The Bowes Museum lends exquisite 17th and 18th lace to Belgian exhibition
The Bowes Museum lends exquisite 17th and 18th lace to Belgian exhibition

The Bowes Museum lends exquisite 17th and 18th lace to Belgian exhibition

P.LACE.S -Looking through Antwerp Lace runs from 25 September 2021 until 2 January 2022

The Bowes Museum has lent some of its finest 17th and 18th century Flemish and English lace to an international exhibition in Antwerp which is due to open this weekend.

A crate containing 20 items from the Blackborne Lace Collection left the Barnard Castle based Museum on Monday 23 August headed for the P.LACE.S – Looking through Antwerp Lace exhibition which opens on 25 September and runs until 2 January 2022.

The exhibition highlights the important role Antwerp played in the production and trade of lace, with a trail that connects five different locations in the city. 

Most of The Bowes Museum’s pieces are to be displayed in MoMu, the fashion museum, showing how lace was worn in the past and how today's innovative designers like Chanel, Prada and Louis Vuitton use new techniques to explore the conceptual boundaries of lace, experimenting with high-tech 3D printing and laser cutting.

More of the Museum’s Blackborne lace will be displayed at the Maidens' House, where orphaned girls used to learn sewing and lace-making.

Joanna Hashagen, the Museum’s Curator of Fashion and Textiles, said: “We’re very proud to be able to contribute to and be part of this, with loans from major museum collections in America, Europe and the UK, plus the top Fashion Houses, it will be an impressive show, the largest lace exhibition ever staged.

“One of our most important pieces from this world class collection is the man’s cloak band, of English needlelace c.1635 (which was shown next to the triple portrait of Charles I at Buckingham Palace in 2013) is also a star of the Antwerp show.  We have lent the finest and rarest pieces of Flemish lace; the 16th century baby cap, the girl’s cap of 1640 and six pairs of 18th century lappets, plus five lengths of 17th century lace borders.”

Frieda Sorber, the researcher, and Wim Mertens, one of the curators of the exhibition, came to Britain and spent days in the Museum’s Glass Cube in August 2016, carefully going through the collection and choosing items for the exhibition. They had visited the exhibition Fine & Fashionable: Lace from The Blackborne Collection at The Bowes Museum in 2006 and attended an international lace conference held at the Museum in 2007.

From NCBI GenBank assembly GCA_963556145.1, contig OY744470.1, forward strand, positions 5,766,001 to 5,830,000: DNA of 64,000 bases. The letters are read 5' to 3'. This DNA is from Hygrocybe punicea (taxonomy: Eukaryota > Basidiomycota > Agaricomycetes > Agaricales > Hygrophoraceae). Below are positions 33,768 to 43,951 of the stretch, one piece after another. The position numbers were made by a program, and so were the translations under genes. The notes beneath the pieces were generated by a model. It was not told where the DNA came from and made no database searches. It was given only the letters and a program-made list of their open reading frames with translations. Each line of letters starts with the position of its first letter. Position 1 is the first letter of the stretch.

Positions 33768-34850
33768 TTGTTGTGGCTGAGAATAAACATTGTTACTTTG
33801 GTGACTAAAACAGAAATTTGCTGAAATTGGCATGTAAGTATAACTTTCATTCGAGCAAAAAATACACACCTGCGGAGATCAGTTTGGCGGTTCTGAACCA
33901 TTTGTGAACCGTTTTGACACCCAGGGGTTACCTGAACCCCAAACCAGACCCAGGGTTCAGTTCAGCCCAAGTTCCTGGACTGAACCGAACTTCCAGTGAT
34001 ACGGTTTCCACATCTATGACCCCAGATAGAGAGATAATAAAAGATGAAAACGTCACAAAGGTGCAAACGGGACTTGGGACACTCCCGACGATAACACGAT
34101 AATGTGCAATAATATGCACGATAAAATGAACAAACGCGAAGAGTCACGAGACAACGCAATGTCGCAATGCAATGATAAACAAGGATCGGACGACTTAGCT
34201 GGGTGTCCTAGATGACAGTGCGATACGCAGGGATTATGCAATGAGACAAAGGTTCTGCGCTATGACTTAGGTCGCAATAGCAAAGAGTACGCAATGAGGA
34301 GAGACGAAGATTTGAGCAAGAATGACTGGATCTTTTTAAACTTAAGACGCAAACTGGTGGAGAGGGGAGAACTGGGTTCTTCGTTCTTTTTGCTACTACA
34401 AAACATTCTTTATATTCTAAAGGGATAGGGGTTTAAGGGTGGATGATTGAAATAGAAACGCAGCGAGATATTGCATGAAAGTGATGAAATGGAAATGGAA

Annabel Talbot, who documented the Blackborne Collection between 2009-13, funded by Esmée Fairbairn Foundation, came back to the Museum last summer to prepare the loan and the photography for the catalogue, which is published in English.

The lace was cleaned and packaged for its temporary return to its homeland by the Museum’s specialist textile conservator Cecilia Oliver.




Notes to editors:


  • The Bowes Museum was created over 100 years ago by an extraordinary couple, John and Joséphine Bowes.  Together they built up the greatest private collection of fine and decorative arts in the North of England and constructed a magnificent building to house them in.  The collection contains thousands of objects including furniture, paintings, sculpture, ceramics, textiles and many other items covering an extensive range of European styles and periods. 
  • The Bowes Museum receives a core funding grant from Durham County Council and as a Major Portfolio Museum receives support from Arts Council England. Arts Council England is the national development body for arts and culture across England, working to enrich people’s lives. We support a range of activities across the arts, museums and libraries – from theatre to visual art, reading to dance, music to literature, and crafts to collections. Great art and culture inspires us, brings us together and teaches us about ourselves and the world around us. In short, it makes life better. Between 2018 and 2022, we will invest £1.45 billion of public money from government and an estimated £860 million from the National Lottery to help create these experiences for as many people as possible across the country.
  • The Bowes Museum has undergone major redevelopment, supported by the Heritage Lottery Fund, One NorthEast through the County Durham Economic Partnership, English Heritage, Northern Rock Foundation, The Monument Trust, Garfield Weston Foundation, The Foyle Foundation, The European Regional Development Fund, DCMS/Wolfson Museum and Galleries Improvement Fund, Designation Challenge Fund, The Shears Foundation, The Richard and Suzanna Tonks Family Fund at County Durham Foundation, Durham County Council, The Friends of The Bowes Museum, The Headley Trust, Sir James Knott Trust, Catherine Cookson Charitable Trust, Fenwick Ltd, Mercers Charitable Foundation, Welton Foundation.
  • The Bowes Museum is a member of the Discover Durham partnership of attractions. Our commitment is to promote Durham as an exciting and vibrant group travel destination and to provide the travel trade with a professional and knowledgeable service: hotline number 03000 262626,



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